For more information, or to reserve equipment, contact the Ducks Unlimited office in Bismarck at 701-355-3500.

Prepping for the Deer Gun Season

Shooting range
The Game and Fish Department manages five gun ranges on wildlife management areas in the state.

With North Dakota’s deer gun season opening in early November, many hunters will be looking for a place to sight in their firearms to get ready for the season.

The North Dakota Game and Fish Department manages five gun ranges on wildlife management areas in the state, and also partners with many local clubs around North Dakota to offer many other public shooting facilities.

The Department-managed ranges not only provide places for people to simply shoot, but they also make available places where they can hone their skills and sight in firearms prior to the deer gun season.

The five gun ranges managed by the Game and Fish Department include:

  • Lewis and Clark WMA, located 6 miles southwest of Williston.
  • Little Heart (Schmidt) Bottoms, located 12 miles south of Mandan off ND Highway 1806.
  • MacLean Bottoms, located 2 miles south of ND Highway 1804, about 15 miles southeast of Bismarck.
  • Riverdale WMA, located 2 miles southwest of Riverdale.
  • Wilton Mine WMA, located 2 miles east of Wilton.

The Department may periodically close these ranges for routine maintenance and improvements. The current status of each range can be found online.

The website also provides a detailed listing of other shooting facilities in North Dakota.

Hunting from Duck Boats Safely

Waterfowlers hunting from boats are encouraged to wear properly-fitted life jackets while on the water.

Hunting jackets with built-in life jackets are light and comfortable to wear. In addition, wearing a life jacket will not only keep the overboard hunter afloat, but also slows the loss of critical body heat caused by exposure to cold water.

Capsizing and falling overboard from small boats are the most common types of fatal boating accidents for hunters.

PLOTS Guides Online

The North Dakota Game and Fish Department’s Private Land Open To Sportsmen Guide for 2020 is now available online at the Game and Fish website, gf.nd.gov. In addition, the free printed PLOTS guides are available at most license vendors and other locations throughout the state.

The guide features about 800,000 PLOTS acres. Because the guide is printed in mid-August, some PLOTS tracts highlighted in the guide may have been removed from the program since the time of printing. There will also be some PLOTS tracts where the habitat and condition of the tract will have changed significantly. Conversely, Game and Fish may have added new tracts to the program after the guide went to press.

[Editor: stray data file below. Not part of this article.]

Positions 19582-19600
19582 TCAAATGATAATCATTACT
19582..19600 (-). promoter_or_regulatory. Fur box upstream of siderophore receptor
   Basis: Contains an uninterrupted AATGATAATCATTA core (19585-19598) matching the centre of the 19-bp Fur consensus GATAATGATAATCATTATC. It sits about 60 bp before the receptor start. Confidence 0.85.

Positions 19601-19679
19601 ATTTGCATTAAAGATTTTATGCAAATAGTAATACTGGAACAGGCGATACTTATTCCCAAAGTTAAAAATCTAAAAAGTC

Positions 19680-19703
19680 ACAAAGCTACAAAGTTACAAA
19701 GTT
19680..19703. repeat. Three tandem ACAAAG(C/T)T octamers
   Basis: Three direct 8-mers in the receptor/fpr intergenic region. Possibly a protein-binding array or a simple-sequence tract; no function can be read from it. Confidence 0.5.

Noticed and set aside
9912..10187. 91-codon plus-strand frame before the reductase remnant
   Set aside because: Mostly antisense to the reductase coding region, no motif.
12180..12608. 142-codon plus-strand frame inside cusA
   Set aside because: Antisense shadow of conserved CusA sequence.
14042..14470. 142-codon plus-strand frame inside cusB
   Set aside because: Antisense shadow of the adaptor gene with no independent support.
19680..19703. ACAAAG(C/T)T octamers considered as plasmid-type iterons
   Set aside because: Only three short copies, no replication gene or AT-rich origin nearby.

To minimize possible confusion, Game and Fish will update PLOTS map sheets weekly on its website.

The PLOTS guide features maps highlighting these walk-in areas, identified in the field by inverted triangular yellow signs, as well as other public lands.

The guides are not available to mail, so hunters will have to pick one up at a local vendor, or print individual maps from the website.

Whooping Crane Migration

Whooping cranes are in the midst of their fall migration and sightings will increase as they make their way into and through North Dakota over the next several weeks. Anyone seeing these endangered birds as they move through the state is asked to report sightings so the birds can be tracked.

The whooping cranes that do make their way through North Dakota each fall are part of a population of about 500 birds that are on their way from nesting grounds at Wood Buffalo National Park in Canada to wintering grounds at Aransas National Wildlife Refuge in Texas, a distance of about 2,500 miles.

Whoopers stand about five feet tall and have a wingspan of about seven feet from tip to tip. They are bright white with black wing tips, which are visible only when the wings are outspread. In flight they extend their long necks straight forward, while their long, slender legs extend out behind the tail. Whooping cranes typically migrate singly, or in groups of 2-3 birds, and may be associated with sandhill cranes.

Other white birds such as snow geese, swans and egrets are often mistaken for whooping cranes. The most common misidentification is pelicans, because their wingspan is similar, and they tuck their pouch in flight, leaving a silhouette like a crane when viewed from below.

Anyone sighting whoopers should not disturb them, but record the date, time, location and the birds’ activity. Observers should also look closely for and report colored bands which may occur on one or both legs. Whooping cranes have been marked with colored leg bands to help determine their identity.

Staff Notes

Robert Timian accepting an award from Terry Steinwand

Robert Timian Retires

Robert Timian, longtime North Dakota Game and Fish Department chief of enforcement, retired in August after 35 years with the agency.

Timian began his career as a district game warden in Makoti in 1985. In 1991 he was appointed district game warden supervisor in Dickinson, and became chief of law enforcement in 2004.

“I worked with Bob in many capacities in his time with the Department but closely for the last 15 years in his time as chief warden,” said Terry Steinwand, Game and Fish Department director. “He was fantastic in providing information on almost a daily basis and had great insight on enforcement issues, within and outside of the Department. To say I implicitly trusted Bob would be an understatement. I’ll miss having him around on a daily basis, but I also know his phone number, so he isn’t considered completely retired in my mind.”

Jason Rowell

Rowell Fills Game Warden Post

Jason Rowell of Valley City was hired as a district game warden and is stationed in Killdeer. Rowell graduated from Valley City State University with a bachelor’s degree in fisheries and wildlife sciences, with an emphasis in conservation law enforcement.